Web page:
Assignment Notes: To input the numbers it is necessary to use the raw_input function. The raw_input function takes a string, a sequence of characters between quotes, as a prompt to print to the user. It then waits until the user types a response, terminated by the user typing the Enter key. A string, again as a sequence of characters, is returned.  
The returned string must be converted to a number. In this assignment we are strictly working with floating point numbers, a string is converted to a float using the float function. The float function takes as an argument a single string and returns the floating point number the string represents. A typical interaction would be something like:  
numStr = raw_input(‘Please enter a number: ‘) floatVar = float(numStr)  
print is a command that will print on the output window any combination of variables, values and strings. Each item to be printed must be separated from other items by a comma. All the items will be printed together, followed by a new line. For example:  
billsFloat = 123.456 print ‘The number ’,billsFloat,‘ times two is ’, billsFloat*2  
This command has 4 items to print: a string (‘The number ’), the value in the variable billsFloat (123.456), another string (‘ times two is ’) and the result of an expression (246.912). It will print: 
The number 123.456 times two is 246.912  
Look at the program numInput in the 231 Examples directory as an example of using raw_input, print and float (also int for integer numbers).  
Once converted to numbers, the operations on these numbers are, respectively: + (sum), - (difference), * (product), / (division) and % (remainder). The last two deserve special comment.  
In Python, if an integer is divided by another integer, the result is an integer. Thus the result of 6/4 is 1 (not 1.5).  That is, the “/” operation results in the integer quotient. The result of 6%4 is the integer remainder of the division, thus 2 (6 divided by 4 is 1 with a remainder of 2).  Play around with the quotient and remainder operators in the Python shell window until you get comfortable with how it works.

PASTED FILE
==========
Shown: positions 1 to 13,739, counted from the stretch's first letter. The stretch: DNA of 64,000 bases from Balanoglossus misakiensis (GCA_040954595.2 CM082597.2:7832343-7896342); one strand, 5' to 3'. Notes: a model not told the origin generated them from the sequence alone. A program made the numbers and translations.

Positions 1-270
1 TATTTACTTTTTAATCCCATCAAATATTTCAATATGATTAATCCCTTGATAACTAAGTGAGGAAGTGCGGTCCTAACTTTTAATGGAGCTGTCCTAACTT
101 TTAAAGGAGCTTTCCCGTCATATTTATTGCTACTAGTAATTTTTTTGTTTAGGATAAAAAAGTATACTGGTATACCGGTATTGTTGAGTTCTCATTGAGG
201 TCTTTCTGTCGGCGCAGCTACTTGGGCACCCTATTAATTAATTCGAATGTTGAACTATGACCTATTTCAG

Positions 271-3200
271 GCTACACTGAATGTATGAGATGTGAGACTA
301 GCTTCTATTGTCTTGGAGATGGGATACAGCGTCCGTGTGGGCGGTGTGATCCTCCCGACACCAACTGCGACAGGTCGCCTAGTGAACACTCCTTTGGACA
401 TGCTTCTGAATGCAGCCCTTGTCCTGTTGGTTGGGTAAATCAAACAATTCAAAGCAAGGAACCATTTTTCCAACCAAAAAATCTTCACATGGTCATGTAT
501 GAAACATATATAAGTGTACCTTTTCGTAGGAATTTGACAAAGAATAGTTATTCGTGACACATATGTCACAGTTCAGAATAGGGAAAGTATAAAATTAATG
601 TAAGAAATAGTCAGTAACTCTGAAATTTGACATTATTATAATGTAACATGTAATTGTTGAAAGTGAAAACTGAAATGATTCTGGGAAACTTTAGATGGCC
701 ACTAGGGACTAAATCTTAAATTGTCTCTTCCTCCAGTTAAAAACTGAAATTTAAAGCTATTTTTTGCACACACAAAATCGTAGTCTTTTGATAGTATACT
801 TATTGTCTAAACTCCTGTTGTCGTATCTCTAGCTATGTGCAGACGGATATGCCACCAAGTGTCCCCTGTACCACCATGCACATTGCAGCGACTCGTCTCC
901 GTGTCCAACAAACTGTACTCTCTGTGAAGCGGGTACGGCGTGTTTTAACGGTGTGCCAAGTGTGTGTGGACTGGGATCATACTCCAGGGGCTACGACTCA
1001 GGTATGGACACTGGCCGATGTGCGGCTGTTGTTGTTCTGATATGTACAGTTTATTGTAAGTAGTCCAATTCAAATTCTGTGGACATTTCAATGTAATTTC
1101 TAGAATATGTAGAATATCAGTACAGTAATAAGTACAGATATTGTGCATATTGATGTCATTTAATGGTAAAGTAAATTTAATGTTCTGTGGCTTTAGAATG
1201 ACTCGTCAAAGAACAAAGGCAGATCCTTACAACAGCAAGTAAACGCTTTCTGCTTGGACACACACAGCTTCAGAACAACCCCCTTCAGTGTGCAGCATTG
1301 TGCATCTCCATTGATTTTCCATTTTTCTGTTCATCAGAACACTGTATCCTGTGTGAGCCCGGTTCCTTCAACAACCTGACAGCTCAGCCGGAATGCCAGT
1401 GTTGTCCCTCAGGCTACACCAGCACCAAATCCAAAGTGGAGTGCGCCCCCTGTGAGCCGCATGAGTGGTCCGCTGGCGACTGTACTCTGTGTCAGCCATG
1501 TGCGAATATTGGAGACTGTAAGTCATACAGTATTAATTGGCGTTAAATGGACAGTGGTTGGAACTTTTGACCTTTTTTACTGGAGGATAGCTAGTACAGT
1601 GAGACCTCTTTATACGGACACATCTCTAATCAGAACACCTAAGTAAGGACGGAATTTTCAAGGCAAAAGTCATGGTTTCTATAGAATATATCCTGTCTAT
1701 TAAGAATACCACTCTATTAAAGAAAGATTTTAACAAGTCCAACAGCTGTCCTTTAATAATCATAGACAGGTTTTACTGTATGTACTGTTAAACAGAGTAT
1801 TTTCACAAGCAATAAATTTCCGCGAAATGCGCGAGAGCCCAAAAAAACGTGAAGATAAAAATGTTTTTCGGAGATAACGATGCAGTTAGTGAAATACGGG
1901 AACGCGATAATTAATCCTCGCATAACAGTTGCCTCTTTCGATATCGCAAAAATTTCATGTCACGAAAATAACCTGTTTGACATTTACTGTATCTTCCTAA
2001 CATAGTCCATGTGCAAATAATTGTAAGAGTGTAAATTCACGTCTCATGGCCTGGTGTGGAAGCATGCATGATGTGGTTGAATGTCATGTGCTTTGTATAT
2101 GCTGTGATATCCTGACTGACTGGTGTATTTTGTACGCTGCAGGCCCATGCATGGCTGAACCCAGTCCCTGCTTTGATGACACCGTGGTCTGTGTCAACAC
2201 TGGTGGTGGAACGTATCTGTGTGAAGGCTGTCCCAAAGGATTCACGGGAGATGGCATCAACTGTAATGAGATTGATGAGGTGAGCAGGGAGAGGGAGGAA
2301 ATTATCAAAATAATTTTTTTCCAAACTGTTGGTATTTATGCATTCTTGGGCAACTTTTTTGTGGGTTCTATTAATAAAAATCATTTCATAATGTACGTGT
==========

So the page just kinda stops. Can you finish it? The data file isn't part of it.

To clarify the problem specifications, we provide at the end of this document a snapshot of interaction with the already written program.   
Getting Started 1. Using IDLE create a new program.  2. If you are in a CSE lab, select the H: drive as the location to store your file 3. Save the name of the project: 4. Using the example from, write the code. Track down any errors (shouldn’t be any at first). 5. Run the program 6. Use the handin web site to hand in the program (to make sure you can do it) 7. Edit the program 8. Now you enter a cycle of edit-run to incrementally develop your program. 9. Use handin to hand in your final version.  
Be sure to save a copy of your completed program in your CSE file space (H: drive on the lab machines) before the deadline by which the program needs to be handed in.  If you write your program at home and turn it in from home, you will need to copy it over before the deadline.  In case of problems with electronic submission, an archived copy on the CSE disk is the only acceptable evidence of completion.   
Questions for you to consider (not hand in) 1. What happens if you try to go faster than the speed of light? 2. What happens when you enter a letter instead of a number at the prompt?  
Sample Interaction